is in other countries. So they still see the growth potential as huge.’



But advertisers’ hopes that media owners will respond to the increased

competition by becoming more flexible have yet to be fulfilled. The

commercial terrestrial channel, TV4, successfully snatched the lead in

audience share to establish itself at 29 points from a reach of 48 per

cent (Carat) from the satellite channel, TV3. But now TV4 shows every

sign of becoming arrogant.



Like every station in Sweden, it only sells against programme ratings,

and will only negotiate against programmes with an average rating of 3+.

Its attractiveness to advertisers as the only real way to build weight

nationally may be working against clients’ own interests. In October

alone, the station is rumoured to have turned away around SKr20 million

(pounds 2 million) of advertising (Sweden does not operate a pre-empt

buying system).



According to Richard Davis, media director of Lowe Howard-Spink’s new

Swedish media shop, Message Media, ‘They’re the fat cats of the industry

and they don’t want to change.’ TV4 has set up a department selling

direct to clients, cutting out media shops and agencies.



But even higher on ‘a list of annoyances’, according to Simmonds, is

TV4’s refusal to release its spot log to MMS, which operates the people-

meter system in Sweden. This not only makes media planning harder, it

also adds significantly to the cost of advertising. Buying monitor

research can cost more at ratecard than the spots themselves, at around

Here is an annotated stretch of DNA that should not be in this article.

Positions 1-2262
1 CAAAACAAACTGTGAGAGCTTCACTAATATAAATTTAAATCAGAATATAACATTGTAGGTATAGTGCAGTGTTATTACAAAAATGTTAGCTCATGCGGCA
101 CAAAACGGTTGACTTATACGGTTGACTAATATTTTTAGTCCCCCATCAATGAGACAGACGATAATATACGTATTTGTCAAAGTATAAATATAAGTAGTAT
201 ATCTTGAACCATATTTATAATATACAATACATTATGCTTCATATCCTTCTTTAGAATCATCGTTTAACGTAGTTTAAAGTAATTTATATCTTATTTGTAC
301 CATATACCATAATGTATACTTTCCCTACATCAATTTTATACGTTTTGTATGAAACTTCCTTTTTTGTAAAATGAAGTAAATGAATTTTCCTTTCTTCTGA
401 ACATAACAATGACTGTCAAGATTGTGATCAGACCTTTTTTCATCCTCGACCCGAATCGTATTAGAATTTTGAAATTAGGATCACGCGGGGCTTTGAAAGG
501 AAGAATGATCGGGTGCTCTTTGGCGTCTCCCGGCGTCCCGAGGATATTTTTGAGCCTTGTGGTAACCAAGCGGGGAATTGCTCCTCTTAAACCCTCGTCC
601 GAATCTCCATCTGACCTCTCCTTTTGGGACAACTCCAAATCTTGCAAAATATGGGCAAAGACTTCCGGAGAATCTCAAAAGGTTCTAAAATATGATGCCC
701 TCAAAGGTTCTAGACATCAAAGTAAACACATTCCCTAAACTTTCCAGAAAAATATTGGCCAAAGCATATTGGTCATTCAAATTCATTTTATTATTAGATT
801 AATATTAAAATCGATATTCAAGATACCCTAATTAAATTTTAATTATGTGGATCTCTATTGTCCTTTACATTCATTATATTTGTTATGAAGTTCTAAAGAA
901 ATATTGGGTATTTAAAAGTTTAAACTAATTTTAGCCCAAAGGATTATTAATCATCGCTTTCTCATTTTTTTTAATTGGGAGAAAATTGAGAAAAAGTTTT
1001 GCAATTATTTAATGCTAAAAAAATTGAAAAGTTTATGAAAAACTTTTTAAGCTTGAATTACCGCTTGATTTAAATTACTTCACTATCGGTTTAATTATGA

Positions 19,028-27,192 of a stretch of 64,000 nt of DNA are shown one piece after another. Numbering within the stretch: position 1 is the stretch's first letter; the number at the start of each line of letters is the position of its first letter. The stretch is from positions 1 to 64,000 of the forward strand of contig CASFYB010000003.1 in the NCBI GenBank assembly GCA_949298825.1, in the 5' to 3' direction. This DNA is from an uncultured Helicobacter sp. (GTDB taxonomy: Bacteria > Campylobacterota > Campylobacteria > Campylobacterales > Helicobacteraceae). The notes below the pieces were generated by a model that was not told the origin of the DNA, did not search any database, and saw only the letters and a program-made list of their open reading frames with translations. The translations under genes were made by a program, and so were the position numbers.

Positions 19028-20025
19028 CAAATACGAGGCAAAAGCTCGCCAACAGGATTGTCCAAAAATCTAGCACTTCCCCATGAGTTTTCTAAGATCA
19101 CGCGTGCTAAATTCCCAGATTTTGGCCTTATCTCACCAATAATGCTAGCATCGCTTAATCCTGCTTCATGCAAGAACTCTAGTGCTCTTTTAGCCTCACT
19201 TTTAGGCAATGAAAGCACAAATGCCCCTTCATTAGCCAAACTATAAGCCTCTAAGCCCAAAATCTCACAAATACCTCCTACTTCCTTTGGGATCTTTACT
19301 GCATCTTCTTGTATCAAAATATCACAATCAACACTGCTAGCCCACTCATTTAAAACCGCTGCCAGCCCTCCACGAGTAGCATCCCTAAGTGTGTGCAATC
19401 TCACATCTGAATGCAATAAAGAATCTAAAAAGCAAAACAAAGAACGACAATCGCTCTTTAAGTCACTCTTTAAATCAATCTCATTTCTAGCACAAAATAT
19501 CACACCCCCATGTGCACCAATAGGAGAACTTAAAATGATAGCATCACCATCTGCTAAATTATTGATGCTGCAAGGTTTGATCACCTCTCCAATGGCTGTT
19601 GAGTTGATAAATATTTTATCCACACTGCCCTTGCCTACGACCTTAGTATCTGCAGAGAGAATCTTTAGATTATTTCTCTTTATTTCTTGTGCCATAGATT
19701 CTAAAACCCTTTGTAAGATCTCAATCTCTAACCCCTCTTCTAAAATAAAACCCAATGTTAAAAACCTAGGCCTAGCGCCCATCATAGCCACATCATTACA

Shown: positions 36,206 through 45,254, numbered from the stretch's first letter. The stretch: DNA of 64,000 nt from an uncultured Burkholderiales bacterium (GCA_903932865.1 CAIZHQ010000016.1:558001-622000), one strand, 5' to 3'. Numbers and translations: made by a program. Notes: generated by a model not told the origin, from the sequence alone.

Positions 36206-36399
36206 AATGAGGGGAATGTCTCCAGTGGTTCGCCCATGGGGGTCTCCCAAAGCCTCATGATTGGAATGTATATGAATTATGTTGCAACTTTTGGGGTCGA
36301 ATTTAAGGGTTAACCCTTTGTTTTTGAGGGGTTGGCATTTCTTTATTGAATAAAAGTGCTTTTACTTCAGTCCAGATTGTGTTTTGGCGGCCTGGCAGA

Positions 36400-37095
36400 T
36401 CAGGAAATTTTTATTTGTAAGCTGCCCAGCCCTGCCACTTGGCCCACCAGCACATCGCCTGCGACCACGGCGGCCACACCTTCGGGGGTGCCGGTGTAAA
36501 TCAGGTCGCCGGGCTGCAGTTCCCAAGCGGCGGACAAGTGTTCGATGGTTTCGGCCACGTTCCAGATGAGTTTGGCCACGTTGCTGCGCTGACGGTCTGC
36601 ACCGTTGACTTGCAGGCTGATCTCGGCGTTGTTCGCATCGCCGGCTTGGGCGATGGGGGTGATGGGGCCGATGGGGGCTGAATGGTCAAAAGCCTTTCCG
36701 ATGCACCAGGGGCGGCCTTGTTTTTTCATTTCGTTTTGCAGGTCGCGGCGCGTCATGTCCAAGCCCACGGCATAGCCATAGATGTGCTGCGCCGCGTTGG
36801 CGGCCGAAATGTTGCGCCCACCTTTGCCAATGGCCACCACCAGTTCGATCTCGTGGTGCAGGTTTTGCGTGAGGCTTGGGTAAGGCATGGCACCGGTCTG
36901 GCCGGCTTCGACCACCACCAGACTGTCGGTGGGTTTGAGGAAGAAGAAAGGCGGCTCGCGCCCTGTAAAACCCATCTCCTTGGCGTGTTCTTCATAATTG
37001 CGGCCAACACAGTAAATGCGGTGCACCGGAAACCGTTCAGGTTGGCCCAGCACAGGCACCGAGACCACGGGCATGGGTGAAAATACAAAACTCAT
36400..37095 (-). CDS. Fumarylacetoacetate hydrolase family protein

SKr50 (pounds 5) per spot logged.



The former ratings star, TV3, has faced a different set of problems.



The year began with Procter and Gamble trying to bring the channel’s

prices to heel by removing it entirely from its media schedule for 1995.

TV3 then experienced a massive slump in share, falling to 10 per cent,

and from February to May there were huge defections, especially of young

viewers. Having brought in a new managing director with a production

background, the station has been beefing up its schedules since

September in an effort to claw back its audience. What Davis calls a

‘renaissance’ in programming has yet to be matched by TV4, which retains

its core primetime scheduling, although it has made efforts to boost

youth viewing.



Regional planning remains difficult as TV is national, except for one

hour of local programming on TV4 in the early evening. But 40 per cent

of the population lives outside Sweden’s cities where satellite and

cable have far lower penetration. While TV3 has a national reach of 53

per cent, between 72 and 75 per cent of its viewers are in the major

cities, giving it only thin coverage of the North.



Despite increased competition between TV and print, and between TV

stations, there is little sign that media owners will rein in their

prices. Having hoped that rivalry from broadcast media would cut the

leading daily newspaper, Dagens Nyheter, down to size, Davis notes that

instead, TV4 is behaving in the same way as the print barons used to.

‘TV did bring down print prices, but TV is still unrealistic. Press

rates will not go back up, TV will not go up, but TV is still too high.

It has to come down,’ he says.



------------------------------------------------------------------------

Denmark  Factfile

------------------------------------------------------------------------

TOTAL POPULATION                                           5,197,000

ADULT POPULATION  (12+)                                    4,481,000

Number of TV stations                                              6

Number of commercial TV stations                                   5

Number of radio stations (total)                                 303

Number of commercial radio stations                              302

Number of newspapers (total)                                     365

Number of daily newspapers                                        42

Number of free newspapers                                        323